I would be happy to work on a chapter, Lainy. I just had my first dream visit this past Thursday morning, and dear God I needed it. Our daughter has been under some stress, 5 and 2 year old sons, and babysitting her 16 month old nephew and to top it off her husband fell off a ladder and broke his ankle and his heel in 2 places, so she's babysitting him too. She's been needing her momma badly. She told me when she gets stressed maximum she's feel a hand on her shoulder or the small of her back and it calms her, how awesome. On Sunday I asked her if she would like her moms favorite winter jacket, now we live in the boonies and have some hellacious winter winds and her favorite winter jacket was a maroon hooded Carhardt. She gladly took it home and later in the evening her 5 year old, who was Mammies boy, came down the stairs with it on. She had a jar candle burning on the dining room table and when Noah walked in the room, the candle went out. She took that as a hey that's my jacket, but you're welcome to it.
I approached my wife, tentatively, asking is there anything you want to do or see, she no, I just want my grandkids here as much as I can handle, and we did. My wife was a worrier, as is my father. I think seeing the stress my dad put on himself, for no reason, led me to not look for things to worry about. Now when my wife, Cindy was diagnosed Feb 2011, I know she worried but never showed it. We made onc appts and chemo days, date days, we'd pick out something to see and a new place to eat and go out on a date after her appt. A few times when she was having radiology on her neck, her mouth got so bad she couldn't eat, but she wanted to go and order the meal, she'd pick at it and say now you have dinner tomorrow. Even though I'd been married to her 38 yrs, it absolutely reminded me of why I loved her so much. She didn't want people around her crying and feeling sorry for her. She wanted her family, and to live life as much, with them, as possible. She told me one day, "I have decided to not worry about what I can't control". From that point on, her advice to anyone who would listen was, "don't sweat the small stuff". I try to love by her advice today, mostly because I lived though the big stuff with her. God's grace to all.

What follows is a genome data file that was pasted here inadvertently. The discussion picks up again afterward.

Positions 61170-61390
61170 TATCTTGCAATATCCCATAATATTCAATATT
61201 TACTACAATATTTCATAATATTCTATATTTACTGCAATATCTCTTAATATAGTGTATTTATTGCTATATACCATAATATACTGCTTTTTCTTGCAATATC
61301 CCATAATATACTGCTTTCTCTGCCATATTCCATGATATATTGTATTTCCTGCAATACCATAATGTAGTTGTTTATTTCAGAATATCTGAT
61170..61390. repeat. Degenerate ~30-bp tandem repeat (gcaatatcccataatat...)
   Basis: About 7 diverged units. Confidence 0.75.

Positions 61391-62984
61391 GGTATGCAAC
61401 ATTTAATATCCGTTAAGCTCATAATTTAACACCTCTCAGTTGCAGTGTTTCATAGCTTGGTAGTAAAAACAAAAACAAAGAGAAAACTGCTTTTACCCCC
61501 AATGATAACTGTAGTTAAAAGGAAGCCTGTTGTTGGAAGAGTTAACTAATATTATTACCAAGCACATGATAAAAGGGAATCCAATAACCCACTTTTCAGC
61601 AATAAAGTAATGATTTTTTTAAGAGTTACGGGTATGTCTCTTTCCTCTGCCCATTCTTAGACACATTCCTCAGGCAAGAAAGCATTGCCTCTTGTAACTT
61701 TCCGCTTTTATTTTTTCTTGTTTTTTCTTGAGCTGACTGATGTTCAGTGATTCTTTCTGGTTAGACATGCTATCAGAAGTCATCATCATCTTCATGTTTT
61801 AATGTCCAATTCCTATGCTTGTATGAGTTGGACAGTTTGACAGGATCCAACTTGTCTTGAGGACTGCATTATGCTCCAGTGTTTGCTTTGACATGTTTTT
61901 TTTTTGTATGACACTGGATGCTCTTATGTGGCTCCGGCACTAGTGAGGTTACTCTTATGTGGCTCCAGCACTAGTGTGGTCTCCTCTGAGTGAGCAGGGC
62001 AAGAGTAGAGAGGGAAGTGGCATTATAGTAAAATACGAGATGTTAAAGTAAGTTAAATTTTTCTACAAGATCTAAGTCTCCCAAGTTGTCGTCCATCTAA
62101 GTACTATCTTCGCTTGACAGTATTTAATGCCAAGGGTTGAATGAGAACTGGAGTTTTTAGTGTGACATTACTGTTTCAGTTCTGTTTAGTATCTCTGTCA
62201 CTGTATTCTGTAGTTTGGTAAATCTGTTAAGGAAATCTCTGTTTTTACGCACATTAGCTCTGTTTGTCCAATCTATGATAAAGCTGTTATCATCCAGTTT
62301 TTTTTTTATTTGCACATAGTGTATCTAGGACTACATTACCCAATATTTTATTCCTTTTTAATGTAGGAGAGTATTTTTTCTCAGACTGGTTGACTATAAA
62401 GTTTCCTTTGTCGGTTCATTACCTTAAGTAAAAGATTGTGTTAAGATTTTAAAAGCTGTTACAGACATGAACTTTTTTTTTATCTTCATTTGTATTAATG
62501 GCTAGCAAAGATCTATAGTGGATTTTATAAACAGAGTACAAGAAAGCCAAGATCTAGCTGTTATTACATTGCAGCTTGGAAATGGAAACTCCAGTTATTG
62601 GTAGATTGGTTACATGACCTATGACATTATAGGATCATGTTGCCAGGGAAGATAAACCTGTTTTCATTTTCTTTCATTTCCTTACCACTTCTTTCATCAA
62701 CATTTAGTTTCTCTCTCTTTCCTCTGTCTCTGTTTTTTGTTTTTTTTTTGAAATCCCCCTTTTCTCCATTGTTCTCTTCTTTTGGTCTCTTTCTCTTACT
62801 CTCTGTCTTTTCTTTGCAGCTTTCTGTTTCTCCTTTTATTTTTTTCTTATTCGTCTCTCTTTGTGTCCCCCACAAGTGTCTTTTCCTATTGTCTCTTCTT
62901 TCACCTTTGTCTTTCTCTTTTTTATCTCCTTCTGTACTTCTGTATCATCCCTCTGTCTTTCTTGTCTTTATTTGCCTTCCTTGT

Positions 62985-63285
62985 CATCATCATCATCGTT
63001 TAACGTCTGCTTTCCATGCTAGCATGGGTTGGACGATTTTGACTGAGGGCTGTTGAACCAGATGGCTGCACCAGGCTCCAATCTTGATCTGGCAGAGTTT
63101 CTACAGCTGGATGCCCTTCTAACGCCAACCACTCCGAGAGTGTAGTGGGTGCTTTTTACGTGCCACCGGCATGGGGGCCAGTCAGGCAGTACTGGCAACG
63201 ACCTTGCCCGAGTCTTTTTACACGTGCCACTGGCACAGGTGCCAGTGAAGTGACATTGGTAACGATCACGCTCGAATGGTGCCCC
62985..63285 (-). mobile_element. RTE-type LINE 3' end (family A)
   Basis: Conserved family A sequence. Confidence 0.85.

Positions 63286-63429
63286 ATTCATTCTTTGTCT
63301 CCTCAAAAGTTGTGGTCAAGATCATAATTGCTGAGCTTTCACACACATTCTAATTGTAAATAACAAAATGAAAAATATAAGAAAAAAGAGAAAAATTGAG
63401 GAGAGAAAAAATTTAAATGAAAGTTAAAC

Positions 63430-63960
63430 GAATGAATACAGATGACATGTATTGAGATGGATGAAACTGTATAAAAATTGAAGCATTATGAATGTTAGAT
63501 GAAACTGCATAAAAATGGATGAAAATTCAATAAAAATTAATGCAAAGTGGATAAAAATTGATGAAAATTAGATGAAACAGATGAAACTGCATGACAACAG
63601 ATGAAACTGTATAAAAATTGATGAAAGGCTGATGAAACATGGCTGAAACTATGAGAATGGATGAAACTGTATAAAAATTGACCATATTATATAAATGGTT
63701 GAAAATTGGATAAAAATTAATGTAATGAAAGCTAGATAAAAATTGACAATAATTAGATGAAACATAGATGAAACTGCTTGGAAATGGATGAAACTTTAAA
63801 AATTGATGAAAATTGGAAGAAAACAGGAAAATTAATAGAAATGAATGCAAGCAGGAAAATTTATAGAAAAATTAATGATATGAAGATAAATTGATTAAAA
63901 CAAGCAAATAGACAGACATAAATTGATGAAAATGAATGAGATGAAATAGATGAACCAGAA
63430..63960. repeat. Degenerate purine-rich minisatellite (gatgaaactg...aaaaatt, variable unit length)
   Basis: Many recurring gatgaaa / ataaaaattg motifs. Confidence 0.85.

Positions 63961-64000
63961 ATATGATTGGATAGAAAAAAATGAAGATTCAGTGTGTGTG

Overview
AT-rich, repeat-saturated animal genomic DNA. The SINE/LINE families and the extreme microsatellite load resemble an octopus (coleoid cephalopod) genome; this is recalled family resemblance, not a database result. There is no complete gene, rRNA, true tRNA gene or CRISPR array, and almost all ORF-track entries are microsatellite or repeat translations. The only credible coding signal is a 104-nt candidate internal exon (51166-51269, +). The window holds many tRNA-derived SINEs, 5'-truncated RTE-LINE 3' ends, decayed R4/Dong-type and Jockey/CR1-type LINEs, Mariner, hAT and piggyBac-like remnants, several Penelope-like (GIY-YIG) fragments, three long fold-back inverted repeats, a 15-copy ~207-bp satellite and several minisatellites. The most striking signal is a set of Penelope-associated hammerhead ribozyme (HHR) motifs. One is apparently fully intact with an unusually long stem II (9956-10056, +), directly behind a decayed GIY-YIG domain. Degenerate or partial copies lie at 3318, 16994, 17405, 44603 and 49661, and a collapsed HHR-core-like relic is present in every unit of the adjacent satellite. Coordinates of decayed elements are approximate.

Re: Scan results...some help and suggestions please. (10 replies, posted in General Discussion)
Hi Christie, as others have said, I would not tolerate a doctor being so unprofessional as to slamming a book because I asked a question. If you are looking for recommendations...Indiana University's Simon Cancer Center in Indianapolis has an excellent oncologist very familiar with CC, Dr. Paul Helft. He is very patient and will talk to you and answer your questions as long as you have them. They also have a great surgeon familiar with CC and an aggressive reputation for doing resection surgeries and implanting liver infusion pumps, Dr. Michael House. In my two years of dealing with staff at Simon, while fighting my wife's CC, we never had one negative experience with anyone, a fantastic hospital with fantastic staff. Hope this helps, prayers and best of luck with your momma.
I think about your family everyday, as I know you did mine a few months back. I read the other day, about the pain of grief, "It doesn't get better, it just gets different".
Well, as I approach 6 months since Cindy passed, I am seeing, feeling some things differently. Yesterday, while driving to an auction, I heard "Loving Her Was Easier" by Kris Kristofferson, one of the 2 songs played at Cindy's funeral. I was able to listen to the song and not lose it, just think about her and how deeply I loved her for 40 years. I walk into the auction and the first thing I see is an antique wooden milk crate, one of the things we always looked for at sales. It was painted in black letters Prairie Farms Dairy, Carlinville, ILL...Cindy's hometown! I just looked at it and said OK, OK, baby I'll buy it. It made me feel good inside!
I tell you all this because just a short time ago I would have went into full blown panic attack and left. It was JUST YESTERDAY that I realized, things are getting somewhat different. I am able, occasionally to think of her and smile and even laugh. I still cry like a baby every now and then, but not as often.
One day at a time, one step at a time. Grief is so personal, whatever you feel you need to do is what you need to do. No one can tell you whether you "are doing ot right".
As always, I keep you and your family in my prayers.
Pam, I woke this morning with you all on my mind and said a prayer. God bless Lauren and family.
Stay strong mom but take care of yourself too. I know the effects of this kind of stress, take care. You 2 have a wedding to plan!
When I prayed last night, I prayed aloud...think I'll do the same tonight.